There’s something incredibly manly about doing DIY.
Besides from rolling up one’s sleeves in order to fix something that has become broken, or at least attempt to do so, there is a hidden masculinity to the process.
The very tools used couldn’t be more male in their onomatopoeic simplicity. You use a hammer to hammer, a saw to saw and a screwdriver to drive screws. These tools are stored in a box known as a tool box.
It’s no coincidence, given that its target market is DIY enthusiasts, that the Ronseal slogan ‘does exactly what it says on the tin’ is one of the most memorable in the advertising world. There are no frills when it comes to DIY.
It’s not like cooking where most of the terminology is in a different language and what little that’s in English is overcomplicated. I hate going to a restaurant and ordering something like tempura of sea-caught morsels, served with thrice-cooked frites and seduced greens only to find a plate of fish, chips and mushy peas put in front of me.
One of the latest menu crazes that irks me some, is when something is said to be ‘deconstructed’.
In order for something, for example a cheesecake, to be deconstructed it would first have had to be constructed. What you are served if you order a deconstructed cheesecake is a cheesecake that has all the constituent parts, but the chef hasn’t bothered to put them together. It’s not a deconstructed cheesecake, it is a ‘nearly cheesecake’.
I’ll give you another example of kitchen-based nonsense. The utensil you use to flip things over as they’re cooking is called a fish slice. If you were to use it to slice fish, you’d end up with badly sliced fish and the sneering contempt of every chef who’s ever donned a pair of garish trousers.
The reason I’ve been paying more attention to words than is probably necessary this week is down to a conversation I had with Lucy.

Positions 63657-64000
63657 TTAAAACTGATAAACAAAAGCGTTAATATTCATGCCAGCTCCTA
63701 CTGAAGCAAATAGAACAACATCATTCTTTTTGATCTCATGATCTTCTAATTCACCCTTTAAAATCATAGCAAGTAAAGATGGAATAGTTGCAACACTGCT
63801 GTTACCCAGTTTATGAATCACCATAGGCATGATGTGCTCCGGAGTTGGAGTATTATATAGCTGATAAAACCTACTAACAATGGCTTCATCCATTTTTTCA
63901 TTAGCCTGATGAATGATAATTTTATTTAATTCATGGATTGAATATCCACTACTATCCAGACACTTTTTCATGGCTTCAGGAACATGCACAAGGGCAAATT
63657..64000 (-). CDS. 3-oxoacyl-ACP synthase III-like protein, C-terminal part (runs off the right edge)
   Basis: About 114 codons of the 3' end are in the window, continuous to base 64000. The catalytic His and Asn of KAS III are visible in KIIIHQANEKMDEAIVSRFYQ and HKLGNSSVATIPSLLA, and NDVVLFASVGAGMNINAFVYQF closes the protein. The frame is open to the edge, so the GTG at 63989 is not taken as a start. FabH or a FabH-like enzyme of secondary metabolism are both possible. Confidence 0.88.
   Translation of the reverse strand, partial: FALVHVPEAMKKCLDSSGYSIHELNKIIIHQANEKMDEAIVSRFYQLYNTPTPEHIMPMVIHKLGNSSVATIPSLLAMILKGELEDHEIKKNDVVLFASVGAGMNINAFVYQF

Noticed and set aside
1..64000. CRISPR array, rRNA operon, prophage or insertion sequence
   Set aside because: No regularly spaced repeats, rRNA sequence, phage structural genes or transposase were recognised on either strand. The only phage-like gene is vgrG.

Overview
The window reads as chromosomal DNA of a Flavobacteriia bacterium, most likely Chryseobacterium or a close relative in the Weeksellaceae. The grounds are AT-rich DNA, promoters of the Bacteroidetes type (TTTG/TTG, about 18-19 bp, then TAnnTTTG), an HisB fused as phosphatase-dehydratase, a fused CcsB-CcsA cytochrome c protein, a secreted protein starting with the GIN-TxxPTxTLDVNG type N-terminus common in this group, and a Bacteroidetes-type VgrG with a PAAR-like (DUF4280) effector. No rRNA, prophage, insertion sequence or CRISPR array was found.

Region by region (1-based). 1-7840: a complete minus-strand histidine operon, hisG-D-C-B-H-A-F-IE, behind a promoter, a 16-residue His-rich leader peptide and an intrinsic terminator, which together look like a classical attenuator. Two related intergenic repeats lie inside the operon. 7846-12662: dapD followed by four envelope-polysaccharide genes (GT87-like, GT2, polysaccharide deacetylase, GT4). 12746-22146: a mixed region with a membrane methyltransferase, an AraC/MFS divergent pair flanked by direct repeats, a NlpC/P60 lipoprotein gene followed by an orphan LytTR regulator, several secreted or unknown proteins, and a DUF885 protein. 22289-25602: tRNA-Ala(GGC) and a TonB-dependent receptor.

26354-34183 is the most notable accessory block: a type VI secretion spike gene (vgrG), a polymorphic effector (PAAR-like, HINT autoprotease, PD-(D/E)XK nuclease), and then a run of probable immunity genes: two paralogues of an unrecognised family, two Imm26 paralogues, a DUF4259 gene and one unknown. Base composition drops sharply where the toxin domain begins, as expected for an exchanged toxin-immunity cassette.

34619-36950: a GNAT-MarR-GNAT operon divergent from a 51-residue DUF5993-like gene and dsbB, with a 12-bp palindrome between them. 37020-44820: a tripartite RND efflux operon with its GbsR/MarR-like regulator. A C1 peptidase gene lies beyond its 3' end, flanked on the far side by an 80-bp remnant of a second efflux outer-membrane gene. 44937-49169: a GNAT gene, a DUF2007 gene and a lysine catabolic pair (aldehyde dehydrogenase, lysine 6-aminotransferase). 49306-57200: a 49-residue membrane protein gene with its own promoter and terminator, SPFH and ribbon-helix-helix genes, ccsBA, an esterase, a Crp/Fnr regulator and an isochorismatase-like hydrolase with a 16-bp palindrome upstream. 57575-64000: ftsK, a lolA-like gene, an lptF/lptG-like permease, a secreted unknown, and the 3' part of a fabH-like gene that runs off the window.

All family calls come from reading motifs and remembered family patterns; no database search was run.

During one of her children’s programmes she pointed to a man in a field with a hat and tatty suit on, and straw coming out all the bits in between.
“Who’s that?” she asked.
“He’s a scarecrow,” I answered.
“What does he do?” she enquired.
“He scares crows,” I said.
With that, I realised that the scarecrow is the Ronseal of all effigies.
Since the scarecrow conversation, in order to tickle my fancy, I’ve been wracking my brains for other things that are named after what they do.
The best I’ve come up with is bear trap, shoe lace and people carrier.
But don’t get me wrong. While I like simple words I also like to see how odd everyday phrases have evolved.
Phrases like red herring. I’m sure we’ve all described something as a red herring, but where does it come from? An actual red herring is something that was used to put a hunting dog off a particular scent, to distract them temporarily to prolong the chase. And so it has become a term used, often as a literary device, to distract the reader and throw them off the scent.
So you’re probably wondering what the red herring is in this week’s column. Is it the tool box, the scarecrow, the fish and chips? Or is it the red herring itself?
My goodness, he’s only gone and used a red herring as a red herring.
Et voila. I give you a deconstructed red herring.